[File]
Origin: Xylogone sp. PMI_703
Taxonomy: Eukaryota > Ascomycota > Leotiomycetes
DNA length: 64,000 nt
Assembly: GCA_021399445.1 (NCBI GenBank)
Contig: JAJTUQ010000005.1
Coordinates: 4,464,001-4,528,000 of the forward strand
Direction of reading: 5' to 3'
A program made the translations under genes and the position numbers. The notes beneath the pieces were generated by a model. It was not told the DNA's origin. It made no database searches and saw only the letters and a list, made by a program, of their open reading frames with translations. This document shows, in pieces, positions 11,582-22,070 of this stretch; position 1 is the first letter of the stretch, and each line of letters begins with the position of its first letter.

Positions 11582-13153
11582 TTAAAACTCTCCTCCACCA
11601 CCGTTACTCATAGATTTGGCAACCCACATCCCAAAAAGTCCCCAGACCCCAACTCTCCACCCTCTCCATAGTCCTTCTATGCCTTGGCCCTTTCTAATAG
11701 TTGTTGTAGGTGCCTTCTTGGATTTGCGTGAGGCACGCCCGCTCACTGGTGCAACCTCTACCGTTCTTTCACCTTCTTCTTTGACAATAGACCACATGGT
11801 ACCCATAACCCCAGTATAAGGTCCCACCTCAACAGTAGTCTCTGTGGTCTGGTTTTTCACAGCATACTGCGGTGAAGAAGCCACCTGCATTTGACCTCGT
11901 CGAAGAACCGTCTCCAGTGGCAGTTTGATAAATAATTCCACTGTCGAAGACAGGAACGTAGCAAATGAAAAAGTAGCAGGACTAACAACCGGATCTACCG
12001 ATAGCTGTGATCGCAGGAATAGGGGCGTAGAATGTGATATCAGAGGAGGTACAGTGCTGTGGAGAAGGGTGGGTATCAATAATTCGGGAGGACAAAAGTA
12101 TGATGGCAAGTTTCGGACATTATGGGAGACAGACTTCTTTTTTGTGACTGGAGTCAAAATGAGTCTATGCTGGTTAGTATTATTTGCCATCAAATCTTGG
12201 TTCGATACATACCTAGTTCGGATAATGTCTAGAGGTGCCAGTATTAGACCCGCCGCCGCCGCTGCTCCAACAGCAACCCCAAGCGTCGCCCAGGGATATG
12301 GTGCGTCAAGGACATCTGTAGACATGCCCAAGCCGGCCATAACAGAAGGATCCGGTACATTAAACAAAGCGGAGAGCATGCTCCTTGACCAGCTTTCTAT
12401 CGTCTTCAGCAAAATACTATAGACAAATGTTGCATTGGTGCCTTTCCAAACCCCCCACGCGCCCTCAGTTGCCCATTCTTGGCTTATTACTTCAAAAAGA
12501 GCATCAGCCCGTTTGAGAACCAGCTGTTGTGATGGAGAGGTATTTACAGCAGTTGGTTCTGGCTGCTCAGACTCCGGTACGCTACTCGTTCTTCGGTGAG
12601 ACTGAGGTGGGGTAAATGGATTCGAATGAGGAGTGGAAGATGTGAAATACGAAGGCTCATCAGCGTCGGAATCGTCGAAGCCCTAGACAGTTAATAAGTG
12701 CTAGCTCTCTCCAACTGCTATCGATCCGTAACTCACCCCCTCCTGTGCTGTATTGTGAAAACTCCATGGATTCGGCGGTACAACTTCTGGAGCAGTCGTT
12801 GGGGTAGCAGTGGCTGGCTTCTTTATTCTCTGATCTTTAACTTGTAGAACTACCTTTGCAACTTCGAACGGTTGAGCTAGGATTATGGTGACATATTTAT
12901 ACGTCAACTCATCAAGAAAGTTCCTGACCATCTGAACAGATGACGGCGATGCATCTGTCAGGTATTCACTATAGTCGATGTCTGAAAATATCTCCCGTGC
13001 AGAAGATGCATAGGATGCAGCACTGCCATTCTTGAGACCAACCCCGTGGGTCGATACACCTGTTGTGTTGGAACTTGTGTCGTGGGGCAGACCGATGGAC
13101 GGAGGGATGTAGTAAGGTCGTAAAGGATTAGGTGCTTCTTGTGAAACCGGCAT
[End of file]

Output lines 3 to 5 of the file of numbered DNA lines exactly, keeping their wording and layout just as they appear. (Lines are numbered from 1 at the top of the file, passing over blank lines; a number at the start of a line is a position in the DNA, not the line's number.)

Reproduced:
DNA length: 64,000 nt
Assembly: GCA_021399445.1 (NCBI GenBank)
Contig: JAJTUQ010000005.1